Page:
Many companies find the best way to start is defining the various types of leads they generate. You can develop a scoring system based on prospect demographics, industry, buying timeframe, product interest, digital behavior, or other attributes. The relevant attributes are different for every company, so choose those that work best for you.

You should also agree on the process for responding to leads in a timely and appropriate manner. Leads wither quickly, and technical professionals in the digital era expect a quick response from inquiries to suppliers. Hot leads want to speak to a sales person immediately. Long-term leads want low-pressure, helpful information.

Another part of defining lead nurturing processes is assigning responsibility for responding to and routing leads, as well as tracking them throughout your sales process. An individual or a team must be held accountable for your lead nurturing program. You can use a centralized database or in some cases even a shared spreadsheet where leads can be recorded and tracked by anyone who has contact with a lead.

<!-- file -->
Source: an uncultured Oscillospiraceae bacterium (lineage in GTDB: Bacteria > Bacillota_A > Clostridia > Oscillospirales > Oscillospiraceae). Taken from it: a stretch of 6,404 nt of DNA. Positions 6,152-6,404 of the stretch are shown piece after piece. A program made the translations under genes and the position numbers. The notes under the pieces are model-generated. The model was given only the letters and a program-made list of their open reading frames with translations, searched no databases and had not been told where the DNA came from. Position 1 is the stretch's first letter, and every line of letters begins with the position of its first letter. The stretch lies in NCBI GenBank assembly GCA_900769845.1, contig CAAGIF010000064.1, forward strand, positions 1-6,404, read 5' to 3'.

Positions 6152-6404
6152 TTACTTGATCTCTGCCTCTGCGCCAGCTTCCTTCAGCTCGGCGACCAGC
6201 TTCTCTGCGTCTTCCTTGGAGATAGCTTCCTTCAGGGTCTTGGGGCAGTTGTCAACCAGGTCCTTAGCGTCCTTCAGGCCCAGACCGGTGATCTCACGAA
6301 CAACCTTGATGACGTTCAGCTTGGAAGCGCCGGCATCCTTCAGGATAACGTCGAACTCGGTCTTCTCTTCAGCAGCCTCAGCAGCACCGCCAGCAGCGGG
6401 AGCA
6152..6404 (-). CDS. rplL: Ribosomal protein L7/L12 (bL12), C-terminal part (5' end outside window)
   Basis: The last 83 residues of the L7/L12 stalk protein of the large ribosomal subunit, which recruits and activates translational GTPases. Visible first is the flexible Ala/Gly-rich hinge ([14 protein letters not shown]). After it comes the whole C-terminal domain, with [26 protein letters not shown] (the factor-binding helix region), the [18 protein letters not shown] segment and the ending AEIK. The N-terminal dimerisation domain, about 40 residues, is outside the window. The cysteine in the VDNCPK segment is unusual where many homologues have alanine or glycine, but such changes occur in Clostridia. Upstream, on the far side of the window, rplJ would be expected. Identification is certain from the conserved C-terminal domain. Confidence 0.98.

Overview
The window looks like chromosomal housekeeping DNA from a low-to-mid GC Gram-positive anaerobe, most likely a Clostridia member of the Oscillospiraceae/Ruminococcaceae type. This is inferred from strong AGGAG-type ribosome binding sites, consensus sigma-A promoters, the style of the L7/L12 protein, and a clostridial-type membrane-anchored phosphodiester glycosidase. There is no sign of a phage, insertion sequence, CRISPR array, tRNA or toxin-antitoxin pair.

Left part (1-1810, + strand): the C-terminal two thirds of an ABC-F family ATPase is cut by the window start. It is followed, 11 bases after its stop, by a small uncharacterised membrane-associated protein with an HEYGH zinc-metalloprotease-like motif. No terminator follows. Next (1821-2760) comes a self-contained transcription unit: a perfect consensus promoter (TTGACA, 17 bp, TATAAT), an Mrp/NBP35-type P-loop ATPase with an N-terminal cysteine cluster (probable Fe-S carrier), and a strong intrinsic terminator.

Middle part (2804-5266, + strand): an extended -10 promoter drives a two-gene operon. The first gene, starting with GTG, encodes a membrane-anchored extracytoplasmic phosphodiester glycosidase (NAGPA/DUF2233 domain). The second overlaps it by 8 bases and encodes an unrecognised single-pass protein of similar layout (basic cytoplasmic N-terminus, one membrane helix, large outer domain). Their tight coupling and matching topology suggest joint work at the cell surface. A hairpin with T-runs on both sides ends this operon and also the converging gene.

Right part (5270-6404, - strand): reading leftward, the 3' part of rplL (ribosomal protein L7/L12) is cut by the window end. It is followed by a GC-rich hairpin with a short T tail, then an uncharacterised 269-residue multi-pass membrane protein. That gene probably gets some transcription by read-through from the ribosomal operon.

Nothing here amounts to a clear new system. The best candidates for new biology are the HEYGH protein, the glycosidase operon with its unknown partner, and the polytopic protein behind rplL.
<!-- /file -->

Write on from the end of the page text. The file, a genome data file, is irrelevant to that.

Tracking contacts and inquiries helps prevent any leads from falling through the cracks, allows you to see which leads become customers, and helps you calculate return on investment in your marketing programs.

Create Effective Lead Nurturing Campaigns
Long-term leads require long-term attention in the form of regular and relevant contact with your company. However, it’s likely that not all of your long-term leads are created equal. If you have specific types of customers, you’ll want to define different segments for lead nurturing campaigns.

For each segment of leads, plan a campaign that offers your prospects value, as opposed to sales pitches. Remember: they’re not ready for pricing quotes, discount offers, and demos. Instead, value is created by educating prospects on ways to solve the problems they are facing and demonstrating how your company can help. Use educational content such as white papers, webinars, articles, and videos as offers.